Adventurer
This, however, means you're still left with exactly the problem you've decried, except that that prime ability will be maxed that bit sooner. If, as you assert, the ability boosts are just that much more powerful that people must have them, then they'll just swap out their feats at 1st and 3rd to get them.

If you want to prevent people from doing that, or you want to ensure that they have actual feats, you really have to remove the ability to trade them out.

I don't think you quite understand what I am proposing. Everyone would get an ability increase at certain levels. Those ability score increases are on top of feats. So even if you take every feat you can get, you're still getting some ability score improvements. The way it is now, if you take all 4 or 5 or however many feats your class lets you get, you don't any ability score increases at all.
 

Falling Icicle

Adventurer
Just to clarify, while I would prefer to get smaller feats more often, I'm not terribly against the bigger feats they're using now. At least, it's far from a deal-breaker for me. Getting a feats at levels 1, 4, 8, 12, 16 and 20 is good enough. The most important things for me are getting a feat at level 1, having feats based on character level and not class level, and having a way in the basic rules to gain skills and languages without having to spend feats. If they can at least do those three things, I'll be content.
 

Paraxis

Explorer
Make the feats do less, back to the better 3e/4e feats.

All characters get the same number of feats at the same rate, regardless of class or multi-classing.

Each feat gives you a +1 to either a physical or mental ability score based on the feat.

Introduce a new feat that gives +1 to two different ability scores. If your DM chooses not to use feats this is the default, you should still get this every X levels.
 

Paraxis

Explorer
Make the feats do less, back to the better 3e/4e feats.

All characters get the same number of feats at the same rate, regardless of class or multi-classing.

Each feat gives you a +1 to either a physical or mental ability score based on the feat.

Introduce a new feat that gives +1 to two different ability scores. If your DM chooses not to use feats this is the default, you should still get this every X levels.
 

delericho

Legend
I don't think you quite understand what I am proposing. Everyone would get an ability increase at certain levels. Those ability score increases are on top of feats.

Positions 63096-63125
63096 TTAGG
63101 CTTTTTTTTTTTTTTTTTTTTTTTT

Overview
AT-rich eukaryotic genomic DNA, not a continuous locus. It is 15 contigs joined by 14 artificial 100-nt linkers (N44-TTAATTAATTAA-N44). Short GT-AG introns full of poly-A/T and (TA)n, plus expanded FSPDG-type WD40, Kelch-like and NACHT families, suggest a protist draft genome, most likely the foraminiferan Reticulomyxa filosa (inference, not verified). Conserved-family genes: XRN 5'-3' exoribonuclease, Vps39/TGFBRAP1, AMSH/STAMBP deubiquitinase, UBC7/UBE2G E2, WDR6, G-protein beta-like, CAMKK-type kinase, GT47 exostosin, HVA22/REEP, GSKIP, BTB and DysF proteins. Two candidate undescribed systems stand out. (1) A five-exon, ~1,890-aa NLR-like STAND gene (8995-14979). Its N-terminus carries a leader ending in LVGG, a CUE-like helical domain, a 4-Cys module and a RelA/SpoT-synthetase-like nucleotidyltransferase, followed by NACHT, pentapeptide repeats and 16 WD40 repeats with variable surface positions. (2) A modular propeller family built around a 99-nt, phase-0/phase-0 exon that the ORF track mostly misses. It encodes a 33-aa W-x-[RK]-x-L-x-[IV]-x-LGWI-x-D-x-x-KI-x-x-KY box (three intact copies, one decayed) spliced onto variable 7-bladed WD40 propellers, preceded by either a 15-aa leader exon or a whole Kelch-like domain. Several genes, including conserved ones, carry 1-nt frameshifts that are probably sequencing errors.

No, I understand that.

So even if you take every feat you can get, you're still getting some ability score improvements. The way it is now, if you take all 4 or 5 or however many feats your class lets you get, you don't any ability score increases at all.

Ah, now that's something different from your complaint in the OP. In the OP, your objection was that people would trade away their feats to get ability score increases, and thus not get a feat at all until 8th level. Here, on the other hand, you're objecting to people not taking in the ability score increases.

What you're suggesting does indeed fix the latter problem (if it is indeed a problem), since you're now not allowed to trade away the ability score increases to get more feats. But it does little for the former problem, since players can still choose to give up all their feats.
 

Li Shenron

Legend
Here's how I think they should do feats:
* Characters get a +1 ability score increase at every 4 character levels (4, 8, 12, etc).
* Characters get a feat at 1st level, 3rd level and every 3 character levels thereafter, like 3e (1, 3, 6, 9, etc).
* A character can exhange a feat for a +1 ability score increase.

Breaking it down this way accomplishes several things:
1* People aren't "punished" for taking feats. They still get precious ability score increases.
2* By having smaller feats, players have a much greater ability to customize their characters compared to the bulk package feats they're using now.